At the United Airlines media day executives at the carrier shared what a review of 365 days of ticket purchases on the United website showed about the cheapest days to buy travel and the cheapest days to travel.
- Customers booking on Saturdays and Sundays got lower fares, on average, than those booking on weekdays. It’s not that lower fares are offered on those days, though. It’s just that leisure passengers book on weekends while business travelers book during the week. Fewer expensive business fares are being booked on the weekend, so the average fares on those days are lower.
- The least expensive day to travel is Tuesday.
- The cheapest tickets are purchased between 6 a.m. and Noon. Fares are more likely to go up during the day than to go down, although the effect is very small.
This is interesting data but it doesn’t actually tell you when to book tickets to get the cheapest fares. As a general matter you want to:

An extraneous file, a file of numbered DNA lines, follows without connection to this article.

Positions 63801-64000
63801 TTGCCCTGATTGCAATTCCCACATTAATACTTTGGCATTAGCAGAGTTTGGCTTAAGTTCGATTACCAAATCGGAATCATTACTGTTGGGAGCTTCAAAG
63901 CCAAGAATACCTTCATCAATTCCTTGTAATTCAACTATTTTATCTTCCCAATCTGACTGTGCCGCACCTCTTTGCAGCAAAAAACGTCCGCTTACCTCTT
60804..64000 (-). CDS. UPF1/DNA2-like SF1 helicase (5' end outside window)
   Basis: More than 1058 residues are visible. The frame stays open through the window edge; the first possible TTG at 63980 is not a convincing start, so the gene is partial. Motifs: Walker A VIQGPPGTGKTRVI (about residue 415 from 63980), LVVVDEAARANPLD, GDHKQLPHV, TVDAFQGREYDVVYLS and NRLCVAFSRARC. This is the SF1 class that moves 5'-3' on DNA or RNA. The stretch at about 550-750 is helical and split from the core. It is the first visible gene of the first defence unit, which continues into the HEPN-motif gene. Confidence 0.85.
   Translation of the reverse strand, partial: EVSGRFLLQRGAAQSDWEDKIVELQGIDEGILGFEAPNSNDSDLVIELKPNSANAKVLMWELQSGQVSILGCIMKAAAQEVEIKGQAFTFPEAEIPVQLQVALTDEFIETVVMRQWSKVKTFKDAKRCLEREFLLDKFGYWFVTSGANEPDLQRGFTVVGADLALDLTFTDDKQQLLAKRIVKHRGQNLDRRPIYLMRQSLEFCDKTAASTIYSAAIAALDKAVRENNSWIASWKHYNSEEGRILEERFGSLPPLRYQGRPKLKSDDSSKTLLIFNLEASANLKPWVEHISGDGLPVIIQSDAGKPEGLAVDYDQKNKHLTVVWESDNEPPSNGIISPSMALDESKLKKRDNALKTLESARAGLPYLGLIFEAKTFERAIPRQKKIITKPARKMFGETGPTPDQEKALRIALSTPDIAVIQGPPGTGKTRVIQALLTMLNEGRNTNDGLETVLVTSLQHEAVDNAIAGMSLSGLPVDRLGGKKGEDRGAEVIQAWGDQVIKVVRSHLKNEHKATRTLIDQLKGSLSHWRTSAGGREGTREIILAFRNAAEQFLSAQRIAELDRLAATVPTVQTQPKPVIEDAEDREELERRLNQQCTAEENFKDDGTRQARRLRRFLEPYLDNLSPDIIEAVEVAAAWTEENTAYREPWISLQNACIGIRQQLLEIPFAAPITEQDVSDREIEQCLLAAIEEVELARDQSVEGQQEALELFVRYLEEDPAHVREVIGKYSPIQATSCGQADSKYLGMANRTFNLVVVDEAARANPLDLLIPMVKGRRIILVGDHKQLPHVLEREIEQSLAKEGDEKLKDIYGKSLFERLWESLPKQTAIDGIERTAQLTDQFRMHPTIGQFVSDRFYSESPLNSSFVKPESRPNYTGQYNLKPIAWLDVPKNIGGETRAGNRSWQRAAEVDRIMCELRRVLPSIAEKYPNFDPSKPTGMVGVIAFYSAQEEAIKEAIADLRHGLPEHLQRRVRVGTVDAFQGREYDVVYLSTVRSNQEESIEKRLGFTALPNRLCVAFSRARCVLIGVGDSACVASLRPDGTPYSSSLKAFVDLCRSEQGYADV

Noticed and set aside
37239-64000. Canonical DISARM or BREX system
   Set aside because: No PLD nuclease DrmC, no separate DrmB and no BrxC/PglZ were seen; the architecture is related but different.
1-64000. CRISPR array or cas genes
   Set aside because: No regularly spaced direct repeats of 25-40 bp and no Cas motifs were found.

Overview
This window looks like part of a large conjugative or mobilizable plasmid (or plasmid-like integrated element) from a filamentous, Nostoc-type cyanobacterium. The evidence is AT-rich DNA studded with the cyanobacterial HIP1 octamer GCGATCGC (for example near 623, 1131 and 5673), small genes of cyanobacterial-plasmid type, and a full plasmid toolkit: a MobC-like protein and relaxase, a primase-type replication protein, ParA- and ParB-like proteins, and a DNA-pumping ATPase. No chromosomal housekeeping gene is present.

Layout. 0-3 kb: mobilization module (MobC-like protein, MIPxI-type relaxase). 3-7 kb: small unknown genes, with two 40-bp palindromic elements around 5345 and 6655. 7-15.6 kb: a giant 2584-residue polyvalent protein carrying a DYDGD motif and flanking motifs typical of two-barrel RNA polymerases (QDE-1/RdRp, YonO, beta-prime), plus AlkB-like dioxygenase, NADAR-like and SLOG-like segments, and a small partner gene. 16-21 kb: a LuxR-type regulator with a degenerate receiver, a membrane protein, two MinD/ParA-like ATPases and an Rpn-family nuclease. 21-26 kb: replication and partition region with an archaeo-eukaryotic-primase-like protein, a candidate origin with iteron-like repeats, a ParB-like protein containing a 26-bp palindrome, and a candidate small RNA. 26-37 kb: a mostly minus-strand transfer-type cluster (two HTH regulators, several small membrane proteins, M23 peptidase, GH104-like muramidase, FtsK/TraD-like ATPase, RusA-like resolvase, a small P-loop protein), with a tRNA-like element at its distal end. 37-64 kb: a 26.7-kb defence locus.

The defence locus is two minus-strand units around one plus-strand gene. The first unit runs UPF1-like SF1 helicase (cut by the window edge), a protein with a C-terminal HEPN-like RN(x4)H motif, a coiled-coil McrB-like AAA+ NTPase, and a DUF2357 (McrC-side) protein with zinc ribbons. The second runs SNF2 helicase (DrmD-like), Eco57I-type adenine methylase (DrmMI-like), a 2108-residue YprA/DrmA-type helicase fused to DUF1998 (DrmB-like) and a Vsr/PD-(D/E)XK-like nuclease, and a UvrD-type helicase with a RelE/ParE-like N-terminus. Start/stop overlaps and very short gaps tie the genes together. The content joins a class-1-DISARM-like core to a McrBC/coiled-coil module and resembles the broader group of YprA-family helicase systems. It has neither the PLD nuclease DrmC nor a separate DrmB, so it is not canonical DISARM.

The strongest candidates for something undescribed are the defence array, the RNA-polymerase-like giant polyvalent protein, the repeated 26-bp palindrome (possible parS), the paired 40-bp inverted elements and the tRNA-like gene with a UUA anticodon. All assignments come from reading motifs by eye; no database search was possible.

- Know how much tickets usually cost on your route. That way you know when prices are higher or lower than normal. If they’re lower, consider buying. If they’re higher, and if there’s plenty of time before the trip and not an obvious event driving up demand, it can be advisable to wait.
- Not buy before your plans are firm. Because change fees can eat up any savings.
- Don’t buy too far in advance. Often lowest discount inventory isn’t loaded for flights a year in advance when schedules load. The only time to book super early is for peak holiday travel days where flights do sell out and what limited inexpensive inventory might be available goes early.
- Usually consider buying around 3 months out. There are last minute deals but not predictable enough to bank on, within 90 days airline schedules are firm and discount fares are loaded. One counterargument for booking further than 90 days out is the likelihood of a schedule change that could get you a fee-free cancellation or change if you want it.